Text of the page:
Now the city can add a new film to its growing resume.
“Sinking Sand,” produced by locals from Savannah and Georgia, is a suspense thriller set against the backdrop of Savannah. Recently, the cast and crew spent some time filming in downtown Savannah and on Tybee Island before heading to Atlanta.
Writer and director Brian Yarbrough said there were two reasons for setting “Sinking Sand” in Savannah: practical story purposes and the city’s beauty.
“Savannah is really pretty,” he said. “It’s very tantalizing to the eye.”
Star Jenn Gotzon said she sees the city as its own character within the film.
“The depth of consequence in the characters is reflected in the depth of history seen in Savannah,” she said. “The feel and tonality here is something you don’t see in any other city.”
The film stars Gotzon as Brooke McHenry, a woman who feels she is “no longer a priority” after her lawyer husband decides to run for Senate. Enter Tyler Griffin, the mysterious man from her past who sweeps her off her feet. But he has a sinister motive for seeking Brooke out, one that devolves into a web of murder and courtroom drama that will test Brooke’s faith.
“It reminds me a lot of a John Grisham novel,” Gotzon said. “It’s a plot-rich story that deals with things that humans struggle with every day.”
To access her complicated character, Gotzon said she uses her imagination to “fully absorb the world of the script and the character.” She said although some actors like to work from their own experiences, she likes to keep her on-screen and off-screen lives separate.
“We did a scene the other day where I ended up working from a personal moment, and it wrecked me,” she said. “(Each actor is) like a painter with a canvas. Each painter is going to use a different color or a different kind of stroke.”
Gotzon’s co-star, Jim Chandler, who plays Tyler, prefers a very different color and stroke. He said he likes to find a bit of his characters in himself in order to connect with them.
“I have to have an element of me in there or else it feels fake,” he said.
The variety in acting styles matches the diverse backgrounds of the cast.
Gotzon has starred in a number of faith-based films, including the recently released “Doonby,” and was also a part of the first family in Ron Howard’s “Frost/Nixon,” where she played the president’s daughter, Tricia Nixon.
She said Frank Langella, who played Richard Nixon in the film, insisted everyone call him “Mr. President” on the set so he could stay in character. But she was a special exception.
“I got to call him ‘daddy,’” she said with a laugh.
Chandler has done a number of short films, including “The Hideout,” which won a slew of awards at the 2014 Christian-based SONscreen Film Festival.
Tom Clark, who plays Brooke’s husband Daniel McHenry, used to be known as “Major Tom,” a well-known on-air radio personality in Atlanta - a job his fellow cast members said he hasn’t quite abandoned.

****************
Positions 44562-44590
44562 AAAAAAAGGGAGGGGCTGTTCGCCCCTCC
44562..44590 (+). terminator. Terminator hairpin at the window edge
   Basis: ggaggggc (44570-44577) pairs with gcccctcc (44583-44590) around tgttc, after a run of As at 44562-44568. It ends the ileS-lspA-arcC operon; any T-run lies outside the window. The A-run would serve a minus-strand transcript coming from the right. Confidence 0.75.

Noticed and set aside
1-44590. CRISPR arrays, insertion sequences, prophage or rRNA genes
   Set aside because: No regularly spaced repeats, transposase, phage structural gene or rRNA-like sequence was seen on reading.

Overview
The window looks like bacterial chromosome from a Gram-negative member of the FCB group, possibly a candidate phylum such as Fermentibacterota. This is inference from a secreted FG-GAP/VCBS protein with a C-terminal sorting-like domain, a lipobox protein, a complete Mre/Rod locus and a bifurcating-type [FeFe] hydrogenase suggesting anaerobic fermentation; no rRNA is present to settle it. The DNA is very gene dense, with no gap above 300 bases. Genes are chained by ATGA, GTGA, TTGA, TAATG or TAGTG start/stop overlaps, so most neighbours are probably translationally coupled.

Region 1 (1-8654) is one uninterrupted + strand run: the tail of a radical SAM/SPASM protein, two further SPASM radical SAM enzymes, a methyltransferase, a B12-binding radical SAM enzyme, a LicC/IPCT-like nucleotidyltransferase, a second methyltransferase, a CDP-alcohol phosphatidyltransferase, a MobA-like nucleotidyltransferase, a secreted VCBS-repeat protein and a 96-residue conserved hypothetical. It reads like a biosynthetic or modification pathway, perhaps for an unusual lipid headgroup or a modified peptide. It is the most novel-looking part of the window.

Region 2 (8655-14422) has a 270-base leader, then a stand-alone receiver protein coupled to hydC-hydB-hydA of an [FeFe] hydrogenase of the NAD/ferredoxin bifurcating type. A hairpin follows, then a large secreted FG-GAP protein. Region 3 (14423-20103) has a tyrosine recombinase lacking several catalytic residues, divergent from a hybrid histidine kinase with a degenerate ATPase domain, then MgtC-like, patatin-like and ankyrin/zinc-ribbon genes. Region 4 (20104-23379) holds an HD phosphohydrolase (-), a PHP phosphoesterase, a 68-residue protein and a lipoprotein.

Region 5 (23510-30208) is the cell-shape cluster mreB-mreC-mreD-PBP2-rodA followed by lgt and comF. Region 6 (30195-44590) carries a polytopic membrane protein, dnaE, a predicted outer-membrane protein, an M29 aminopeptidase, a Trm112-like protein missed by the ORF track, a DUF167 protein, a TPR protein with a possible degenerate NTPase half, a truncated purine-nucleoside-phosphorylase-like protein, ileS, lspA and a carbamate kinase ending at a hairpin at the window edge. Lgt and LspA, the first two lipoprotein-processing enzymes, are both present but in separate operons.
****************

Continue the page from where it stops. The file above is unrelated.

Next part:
“He’s on all the time,” Chandler said. “There’s no dead air when he’s around.”
“Sinking Sand” isn’t just tied to Savannah as a filming location. Working freelance on the movie is local Savannah production company First City Films. Founded by Savannah native Chip Lane, First City strives to “create or promote films or media that use Savannah, Georgia, as a backdrop . and to advance local actors in these productions.”
About five “Sinking Sand” cast or crew members are Savannah natives, Gotzon said.
Gotzon, who grew up in Pennsylvania, was cast after Lane saw her work in 2012’s “God’s Country.” She has since worked with him on another film, “Untouched,” a crime drama to be released in July that Lane wrote, produced and starred in.
“They’re a top production company because they’re grounded in morality,” Gotzon said of First City. “They do things excellently every which way.”
Gotzon said the company’s local connections have also been a huge benefit during shooting. Earlier in the week, the cast and crew were supposed to shoot in a restaurant downtown, but things fell through. Luckily, First City was about to coordinate the right permits and paperwork to obtain a Tybee gazebo for shooting and make it look like a café, she said.
“They did it in one day,” said Gotzon with an air of amazement. “That never happens. And it was a Sunday, too!”
Gotzon recounted a similar tale of quick thinking in a moment of bad luck when the crew lost electricity shooting on Tybee during a shoot. Lane walked over to a beach house adjacent to the location and asked for help. The homeowner, John Bishop, gladly agreed and invited the hair and makeup department to set up shop in his home, she said.
But for the cast and crew of “Sinking Sand,” their time in Savannah has not been all work and no play. Gotzon and some of the crew members took a dip in the ocean between shoots on Tybee.
“The water was so warm,” she said wistfully.
Gotzon and Chandler also mentioned a few of the local restaurants they enjoyed during their time in Savannah, including Heiwa’s Japanese Restaurant and Fiddler’s Crab House.
But the place that really got Gotzon gushing was The Olde Pink House Restaurant.
“They have this piano bar in the cellar, and the drinks,” she said, pausing to close her eyes for emphasis. “The drinks are an experience.”
Expect “at least” a limited theatrical release for “Sinking Sand,” Gotzon said, at a time to be announced. A Redbox and Netflix release is slated for some time in 2015.